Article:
By Raul Dominguez ,AP
SAN ANTONIO — When it was all over, when the San Antonio Spurs had let their fifth championship slip through their fingers and succumbed to the Miami Heat in a classic seven-game NBA Finals, Manu Ginobili just needed to get away. And he wasn’t sure he was coming back.
He was a pending free agent, coming off one of his most challenging seasons yet and staring his 36th birthday right in the face.
Ginobili sought an escape in the crystal waters and the coral reefs of the Turks and Caicos Islands of the Caribbean, but even paradise can be spoiled when the baggage you packed includes a heavy heart.
The Spurs were five seconds away from winning their fifth NBA title in as many attempts, but a pair of missed rebounds followed by gut-wrenching 3-pointers helped Miami win Game 6 in overtime, and the Heat closed out their second straight championship two days later.
The losses were heartbreaking, especially Game 6, and no one took it worse than Ginobili. Not even a family holiday swimming with his twin sons could make the team’s emotional shooting guard forget what might have been.
“It could have been easier if every single waiter and employee and visitor of that hotel hadn’t watched the finals,” Ginobili said. “Everybody wanted to tell you that they watched it and appreciated what you did and say something about the game. I really appreciated it, (but) I really didn’t appreciate it, but I understood it. It made me remember a lot more than I wanted.”
The Argentine magician has always been the heartbeat of these cold, calculating Spurs, bringing a human element to a machine-like organization and piling up victories along the way. But injuries caused him to miss 22 games in the regular season last year, and he was rarely able to summon the dynamic verve and uncanny playmaking that made him a fan favorite in San Antonio.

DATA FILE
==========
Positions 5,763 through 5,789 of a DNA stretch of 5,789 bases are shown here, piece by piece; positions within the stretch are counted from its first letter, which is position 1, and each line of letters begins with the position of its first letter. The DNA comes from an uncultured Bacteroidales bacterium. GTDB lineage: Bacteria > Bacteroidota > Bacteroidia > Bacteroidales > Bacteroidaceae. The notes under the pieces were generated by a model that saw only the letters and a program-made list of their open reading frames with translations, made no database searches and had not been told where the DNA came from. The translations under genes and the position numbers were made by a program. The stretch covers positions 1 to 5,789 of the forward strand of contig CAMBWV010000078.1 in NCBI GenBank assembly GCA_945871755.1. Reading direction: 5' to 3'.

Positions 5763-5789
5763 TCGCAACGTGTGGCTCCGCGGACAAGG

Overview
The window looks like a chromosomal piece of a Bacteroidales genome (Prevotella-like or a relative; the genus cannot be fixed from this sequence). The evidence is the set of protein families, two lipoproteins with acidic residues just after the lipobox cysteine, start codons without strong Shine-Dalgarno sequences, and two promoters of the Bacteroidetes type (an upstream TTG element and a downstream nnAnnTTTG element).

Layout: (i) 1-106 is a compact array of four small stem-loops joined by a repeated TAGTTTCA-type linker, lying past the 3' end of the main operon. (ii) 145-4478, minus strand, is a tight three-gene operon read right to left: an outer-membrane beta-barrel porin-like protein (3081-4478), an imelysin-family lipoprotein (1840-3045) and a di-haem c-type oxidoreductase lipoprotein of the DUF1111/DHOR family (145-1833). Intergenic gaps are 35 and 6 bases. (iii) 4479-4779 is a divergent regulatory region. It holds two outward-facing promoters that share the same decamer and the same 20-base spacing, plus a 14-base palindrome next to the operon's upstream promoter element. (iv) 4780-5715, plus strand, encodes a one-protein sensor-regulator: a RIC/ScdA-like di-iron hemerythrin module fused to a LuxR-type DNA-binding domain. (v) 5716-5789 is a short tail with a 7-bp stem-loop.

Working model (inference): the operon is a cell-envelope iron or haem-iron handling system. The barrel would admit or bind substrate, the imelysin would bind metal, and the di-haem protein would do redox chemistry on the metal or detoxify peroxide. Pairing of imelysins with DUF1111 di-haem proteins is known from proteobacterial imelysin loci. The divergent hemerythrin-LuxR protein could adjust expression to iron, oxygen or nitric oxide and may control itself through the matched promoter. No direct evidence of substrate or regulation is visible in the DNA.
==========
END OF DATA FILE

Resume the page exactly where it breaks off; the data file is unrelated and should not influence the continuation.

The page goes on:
He shot under 40 percent in the postseason and had eight turnovers in Game 6 of the finals, when the Spurs were up five points and 20 seconds from closing the series out when the Heat rallied to win it. And when the series was over, he was the only member of the Spurs’ star trio that didn’t immediately vow to come back in 2014.
Given his lengthy history of injuries and erratic performance in the playoffs, Ginobili wasn’t sure if the Spurs wanted him back. It took Spurs general manager RC Buford less than six minutes on July 1 when the market opened to tell Ginobili that he was wanted and needed.
“That’s all I wanted to hear,” said Ginobili, who signed a two-year, US$14.5 million deal. “After the finals, (I wanted to know and) understand they really wanted me back. Once I heard that, I said, ‘OK.”’
And Ginobili truly appears to be back.
He is averaging team-highs with 12.5 points, 3.5 assists and 2.5 steals in 21 minutes per game in the preseason. He is once again charging headfirst to the basket for layups and dunks and firing passes to teammates — and occasionally to unsuspecting fans in the first few rows.
“To me, Manu was the best,” said Italian swingman Marco Belinelli, who signed with the Spurs this summer. “This guy can do everything, in Europe and America.”